Fianna Fáil Spokesperson on Housing and Local Government, Barry Cowen TD, has secured a commitment from Minister Simon Coveney, that a comprehensive public consultation and review of the Commercial Rates System will be instigated in the autumn.
Speaking after this morning’s Committee, Deputy Cowen commented, “Commercial rates are a major burden on struggling businesses throughout the country and there are many aspects of the system that requires review and reform.
“For example, the system of State valuations is unwieldy and does not take account of commercial reality. On-the-ground valuations of commercial properties often bear no relation to reality. Many struggling businesses have been stuck with a valuation undertaken during the boom years, when property prices were at their highest, and have been struggling to pay these inflated commercial rates ever since. More regular and fairer valuations must be undertaken in each area.
“Local authorities derive 28% of their finance from commercial rates. Retailers in towns nationwide are burdened with financing local government to an unsustainable level. Small businesses need greater predictability in how rates are calculated and more importantly, that they are proportionate and fair.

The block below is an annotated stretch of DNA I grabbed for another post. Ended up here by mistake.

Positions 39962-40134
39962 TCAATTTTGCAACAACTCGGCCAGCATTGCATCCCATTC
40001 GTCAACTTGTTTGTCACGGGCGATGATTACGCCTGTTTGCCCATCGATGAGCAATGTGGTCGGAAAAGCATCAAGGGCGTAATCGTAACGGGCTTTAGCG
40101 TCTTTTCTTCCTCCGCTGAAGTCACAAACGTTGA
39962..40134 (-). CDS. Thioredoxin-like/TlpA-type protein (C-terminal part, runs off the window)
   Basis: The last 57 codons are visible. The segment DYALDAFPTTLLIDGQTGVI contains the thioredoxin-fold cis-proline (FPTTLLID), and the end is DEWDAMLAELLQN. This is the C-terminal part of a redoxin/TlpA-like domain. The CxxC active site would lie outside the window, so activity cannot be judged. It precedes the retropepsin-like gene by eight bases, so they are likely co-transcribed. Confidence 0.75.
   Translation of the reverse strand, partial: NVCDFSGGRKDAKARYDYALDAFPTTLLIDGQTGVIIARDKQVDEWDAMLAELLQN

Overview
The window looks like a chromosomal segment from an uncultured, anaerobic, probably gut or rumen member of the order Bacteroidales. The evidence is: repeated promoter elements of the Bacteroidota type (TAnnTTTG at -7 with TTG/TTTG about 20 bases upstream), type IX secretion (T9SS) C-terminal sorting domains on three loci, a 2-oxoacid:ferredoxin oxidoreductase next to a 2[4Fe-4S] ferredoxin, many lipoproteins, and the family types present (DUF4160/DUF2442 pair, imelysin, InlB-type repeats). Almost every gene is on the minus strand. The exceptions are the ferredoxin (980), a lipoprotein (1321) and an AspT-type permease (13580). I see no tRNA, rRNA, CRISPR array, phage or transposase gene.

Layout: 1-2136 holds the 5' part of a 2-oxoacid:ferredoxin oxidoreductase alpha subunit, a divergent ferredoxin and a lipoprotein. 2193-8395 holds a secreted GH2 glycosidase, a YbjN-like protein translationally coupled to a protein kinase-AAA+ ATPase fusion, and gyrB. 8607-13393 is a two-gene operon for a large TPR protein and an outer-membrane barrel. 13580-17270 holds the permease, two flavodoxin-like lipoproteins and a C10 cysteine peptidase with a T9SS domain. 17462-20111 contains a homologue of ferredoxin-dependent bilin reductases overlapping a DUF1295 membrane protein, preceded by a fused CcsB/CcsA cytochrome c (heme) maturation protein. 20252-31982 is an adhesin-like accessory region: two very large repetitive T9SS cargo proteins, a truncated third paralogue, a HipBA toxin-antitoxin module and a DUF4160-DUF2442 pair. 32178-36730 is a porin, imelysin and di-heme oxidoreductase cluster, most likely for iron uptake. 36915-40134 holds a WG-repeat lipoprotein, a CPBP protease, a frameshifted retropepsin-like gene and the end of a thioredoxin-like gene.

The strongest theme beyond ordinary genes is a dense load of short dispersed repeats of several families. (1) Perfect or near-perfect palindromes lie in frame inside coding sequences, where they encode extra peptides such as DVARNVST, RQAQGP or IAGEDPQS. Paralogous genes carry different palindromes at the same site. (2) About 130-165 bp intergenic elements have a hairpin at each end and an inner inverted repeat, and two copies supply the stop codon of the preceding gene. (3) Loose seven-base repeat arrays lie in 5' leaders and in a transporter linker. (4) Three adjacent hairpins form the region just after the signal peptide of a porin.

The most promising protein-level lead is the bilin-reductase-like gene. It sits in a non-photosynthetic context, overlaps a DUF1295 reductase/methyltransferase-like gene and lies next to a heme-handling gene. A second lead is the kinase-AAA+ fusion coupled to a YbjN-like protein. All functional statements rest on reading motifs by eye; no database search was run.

“Encouraging and fostering entrepreneurialism is vital to building a vibrant economy across both rural and urban Ireland. However, for entrepreneurs hoping to set up new businesses or existing retailers fighting to keep their heads above water, the commercial rates system can be the straw that breaks the camel’s back and render their efforts financially impossible.
“Out of town, large shopping developments with reduced commercial rates and cheaper parking allow business to grow and expand leaving town centres suffering. We need to breathe new life into our towns and villages and encourage start-ups to take the risk and start generating job creation.
“This review will also consider the future of the Commercial Rates System as it is currently structured. At present, the entire weight of the commercial rate burden falls on traditional bricks and mortar premises across Ireland. In contrast, more nimble e-businesses are not subjected to a commercial rates tax as they do not have premises. It is time to re-evaluate the long term viability of what is in effect a property tax on businesses and in an age when business is becoming increasingly mobile,” concluded Deputy Cowen.